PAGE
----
Exploring the Intersection Between Climate and Colonial Architecture in Colombia: An Interview with Alberto Martinez Garcia
In this interview with CLAIS, Master of Environmental Design candidate at the Yale School of Architecture Alberto Martinez Garcia spoke about his summer experience in Colombia with support of the Council on Latin American and Iberian Studies (CLAIS.) In Colombia, Martinez Garcia researched on the relation between sustainability, climate, and colonial architecture.
How did you become interested in examining Spanish colonial architecture in the Americas from a climatic perspective?
I studied architecture in Madrid and, a few years after graduating went to New York City. I worked for a while there, and in 2021, I decided to go back to school to pursue the work I am currently doing, which is an independent research project. I became interested in colonial architecture when I went to Latin America for the first time. The idea about Latin America from the outside is “all Latin America is tropical,” but once I was there, I saw how much it resembles Spanish architecture. I wondered about the effects that climate might have had on the Spanish colonization of America, especially on the architecture, and decided to investigate whether there was an adaptation to the climate. My initial assumption was that Spanish architecture adapted to the climate, but my research showed it did not adapt at all. Certain architectural models used in the Mediterranean area were taken to Latin America and imposed on the existing ecologies and local models. With this idea in mind, I applied to the Master of Environmental Design program at the Yale School of Architecture. I started developing interests that connect environmental history, coloniality and decoloniality theories, and the extraction of resources. Important themes are exhibited in this architectural process, like power relations, racism, and environmental declaration, to name a few, and it soon became evident how architecture and climate could be combined and explain the history of Latin America.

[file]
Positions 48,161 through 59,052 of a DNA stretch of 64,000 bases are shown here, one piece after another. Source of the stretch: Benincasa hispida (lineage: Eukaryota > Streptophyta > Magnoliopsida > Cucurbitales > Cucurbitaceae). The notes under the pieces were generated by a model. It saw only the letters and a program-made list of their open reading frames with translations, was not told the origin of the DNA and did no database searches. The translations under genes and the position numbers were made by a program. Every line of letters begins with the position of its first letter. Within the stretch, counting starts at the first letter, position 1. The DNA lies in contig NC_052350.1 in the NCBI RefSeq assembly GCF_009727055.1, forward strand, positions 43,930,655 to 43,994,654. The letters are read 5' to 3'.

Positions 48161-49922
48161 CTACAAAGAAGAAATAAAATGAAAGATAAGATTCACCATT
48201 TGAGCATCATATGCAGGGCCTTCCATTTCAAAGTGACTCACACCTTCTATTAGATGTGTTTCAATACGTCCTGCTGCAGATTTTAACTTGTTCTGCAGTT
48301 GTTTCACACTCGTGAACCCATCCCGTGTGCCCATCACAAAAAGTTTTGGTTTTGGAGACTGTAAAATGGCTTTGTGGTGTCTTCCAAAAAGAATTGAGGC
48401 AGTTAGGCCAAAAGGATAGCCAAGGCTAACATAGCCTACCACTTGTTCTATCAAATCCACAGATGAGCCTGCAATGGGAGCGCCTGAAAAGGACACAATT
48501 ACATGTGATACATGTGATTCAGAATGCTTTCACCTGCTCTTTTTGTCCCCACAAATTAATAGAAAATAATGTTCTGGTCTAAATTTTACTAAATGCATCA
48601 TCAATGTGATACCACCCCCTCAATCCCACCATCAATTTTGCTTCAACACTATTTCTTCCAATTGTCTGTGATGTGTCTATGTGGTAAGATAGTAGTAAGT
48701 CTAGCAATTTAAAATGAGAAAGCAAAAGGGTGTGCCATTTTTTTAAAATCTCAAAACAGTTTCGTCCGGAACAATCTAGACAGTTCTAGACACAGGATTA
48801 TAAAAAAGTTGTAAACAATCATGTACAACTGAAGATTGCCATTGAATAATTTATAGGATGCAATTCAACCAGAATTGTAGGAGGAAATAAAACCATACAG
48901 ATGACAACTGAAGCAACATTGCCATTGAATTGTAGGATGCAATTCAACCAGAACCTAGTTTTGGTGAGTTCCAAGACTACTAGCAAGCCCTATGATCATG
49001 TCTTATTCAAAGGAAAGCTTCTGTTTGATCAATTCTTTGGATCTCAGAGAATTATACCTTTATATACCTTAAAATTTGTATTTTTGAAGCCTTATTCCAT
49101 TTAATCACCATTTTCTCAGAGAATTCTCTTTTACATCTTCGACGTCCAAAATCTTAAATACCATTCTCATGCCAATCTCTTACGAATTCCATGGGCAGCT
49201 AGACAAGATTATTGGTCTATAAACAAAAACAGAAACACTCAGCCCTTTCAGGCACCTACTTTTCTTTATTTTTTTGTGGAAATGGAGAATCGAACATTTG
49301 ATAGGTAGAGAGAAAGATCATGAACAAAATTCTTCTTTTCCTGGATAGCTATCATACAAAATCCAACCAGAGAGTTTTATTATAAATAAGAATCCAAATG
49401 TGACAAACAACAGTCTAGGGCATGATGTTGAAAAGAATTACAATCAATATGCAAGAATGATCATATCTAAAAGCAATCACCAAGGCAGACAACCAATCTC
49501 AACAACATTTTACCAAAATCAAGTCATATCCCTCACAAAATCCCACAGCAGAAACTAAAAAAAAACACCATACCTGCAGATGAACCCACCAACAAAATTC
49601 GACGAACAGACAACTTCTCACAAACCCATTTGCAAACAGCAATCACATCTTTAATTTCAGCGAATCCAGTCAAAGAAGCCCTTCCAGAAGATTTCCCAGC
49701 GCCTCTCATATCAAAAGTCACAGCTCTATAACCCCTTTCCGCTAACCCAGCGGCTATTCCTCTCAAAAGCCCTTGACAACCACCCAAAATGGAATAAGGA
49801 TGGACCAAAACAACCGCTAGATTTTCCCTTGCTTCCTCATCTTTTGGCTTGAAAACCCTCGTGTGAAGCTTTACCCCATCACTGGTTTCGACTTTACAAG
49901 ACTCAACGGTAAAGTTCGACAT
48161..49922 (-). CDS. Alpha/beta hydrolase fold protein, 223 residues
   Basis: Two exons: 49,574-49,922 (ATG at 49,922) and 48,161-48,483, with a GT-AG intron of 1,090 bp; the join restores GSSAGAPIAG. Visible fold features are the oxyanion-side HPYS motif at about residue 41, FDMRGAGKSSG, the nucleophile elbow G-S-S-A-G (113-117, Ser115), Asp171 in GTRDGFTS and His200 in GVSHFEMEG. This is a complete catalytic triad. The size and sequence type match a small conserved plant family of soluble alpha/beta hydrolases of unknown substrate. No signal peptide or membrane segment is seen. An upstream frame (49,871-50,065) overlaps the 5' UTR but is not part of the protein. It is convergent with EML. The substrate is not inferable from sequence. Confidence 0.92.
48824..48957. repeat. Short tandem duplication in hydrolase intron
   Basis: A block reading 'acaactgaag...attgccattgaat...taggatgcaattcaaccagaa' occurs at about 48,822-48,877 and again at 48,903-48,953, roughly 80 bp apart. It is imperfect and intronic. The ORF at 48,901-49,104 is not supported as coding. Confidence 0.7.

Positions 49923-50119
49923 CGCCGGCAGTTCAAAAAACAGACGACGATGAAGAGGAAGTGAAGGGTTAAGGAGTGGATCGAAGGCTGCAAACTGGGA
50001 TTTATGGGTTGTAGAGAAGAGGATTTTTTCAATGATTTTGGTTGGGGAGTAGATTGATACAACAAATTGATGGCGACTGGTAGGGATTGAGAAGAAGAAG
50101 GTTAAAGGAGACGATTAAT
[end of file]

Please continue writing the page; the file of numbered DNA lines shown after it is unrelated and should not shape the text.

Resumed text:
Why did you choose Colombia for this project?
When I started the program, I started investigating various case studies I was interested in, mainly in Mexico, Peru, Colombia, and the Philippines. In Peru, for example, Spanish architecture is literally built right on top of the Inca architecture. Once they had conquered the area, they would destroy what we can call a “first base” or the second floor of the Inca architecture, and the colony was built on top. However, since the duration of the program itself is not very long, I decided to center on tropical climates. I specifically chose to focus on two case studies in Colombia –which I pursued thanks to CLAIS support– and in Manila, in the Philippines. I connected both cases to theories of coloniality, in which certain imaginaries are maintained even centuries after colonization. I thought that the cases of Mompox and Cartagena were really interesting. These theories helped me understand that the architecture built at the start of the 17th century, as well as the end of the 16th century and the early 18th century, the use of bricks persists (and until this day). I could see how this use is completely misaligned with the environmental conditions of the place and also how all indigenous knowledge and modes of building that were pervasive in all the region were erased.